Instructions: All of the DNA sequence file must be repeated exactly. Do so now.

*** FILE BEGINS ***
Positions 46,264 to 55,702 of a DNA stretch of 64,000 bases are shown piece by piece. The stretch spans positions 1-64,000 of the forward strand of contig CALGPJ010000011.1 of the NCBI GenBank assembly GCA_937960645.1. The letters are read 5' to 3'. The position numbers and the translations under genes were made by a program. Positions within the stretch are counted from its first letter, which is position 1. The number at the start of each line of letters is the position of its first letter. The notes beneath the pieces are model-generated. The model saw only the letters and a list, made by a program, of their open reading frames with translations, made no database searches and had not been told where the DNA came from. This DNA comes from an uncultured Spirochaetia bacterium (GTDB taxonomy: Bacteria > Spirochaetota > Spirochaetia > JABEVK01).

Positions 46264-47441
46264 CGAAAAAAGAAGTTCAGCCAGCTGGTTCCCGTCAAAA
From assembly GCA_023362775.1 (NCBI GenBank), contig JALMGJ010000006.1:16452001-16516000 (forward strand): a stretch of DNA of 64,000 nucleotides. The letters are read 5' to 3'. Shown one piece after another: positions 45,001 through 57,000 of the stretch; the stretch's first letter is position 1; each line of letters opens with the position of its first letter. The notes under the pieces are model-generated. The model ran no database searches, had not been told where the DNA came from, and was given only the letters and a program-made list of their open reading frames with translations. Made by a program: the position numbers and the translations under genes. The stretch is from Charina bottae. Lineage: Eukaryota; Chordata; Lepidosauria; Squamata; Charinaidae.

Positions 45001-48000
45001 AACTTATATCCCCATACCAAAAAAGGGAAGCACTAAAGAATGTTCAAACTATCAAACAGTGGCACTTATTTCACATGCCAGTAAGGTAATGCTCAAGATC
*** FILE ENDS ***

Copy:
Positions 46,264 to 55,702 of a DNA stretch of 64,000 bases are shown piece by piece. The stretch spans positions 1-64,000 of the forward strand of contig CALGPJ010000011.1 of the NCBI GenBank assembly GCA_937960645.1. The letters are read 5' to 3'. The position numbers and the translations under genes were made by a program. Positions within the stretch are counted from its first letter, which is position 1. The number at the start of each line of letters is the position of its first letter. The notes beneath the pieces are model-generated. The model saw only the letters and a list, made by a program, of their open reading frames with translations, made no database searches and had not been told where the DNA came from. This DNA comes from an uncultured Spirochaetia bacterium (GTDB taxonomy: Bacteria > Spirochaetota > Spirochaetia > JABEVK01).

Positions 46264-47441
46264 CGAAAAAAGAAGTTCAGCCAGCTGGTTCCCGTCAAAA
From assembly GCA_023362775.1 (NCBI GenBank), contig JALMGJ010000006.1:16452001-16516000 (forward strand): a stretch of DNA of 64,000 nucleotides. The letters are read 5' to 3'. Shown one piece after another: positions 45,001 through 57,000 of the stretch; the stretch's first letter is position 1; each line of letters opens with the position of its first letter. The notes under the pieces are model-generated. The model ran no database searches, had not been told where the DNA came from, and was given only the letters and a program-made list of their open reading frames with translations. Made by a program: the position numbers and the translations under genes. The stretch is from Charina bottae. Lineage: Eukaryota; Chordata; Lepidosauria; Squamata; Charinaidae.

Positions 45001-48000
45001 AACTTATATCCCCATACCAAAAAAGGGAAGCACTAAAGAATGTTCAAACTATCAAACAGTGGCACTTATTTCACATGCCAGTAAGGTAATGCTCAAGATC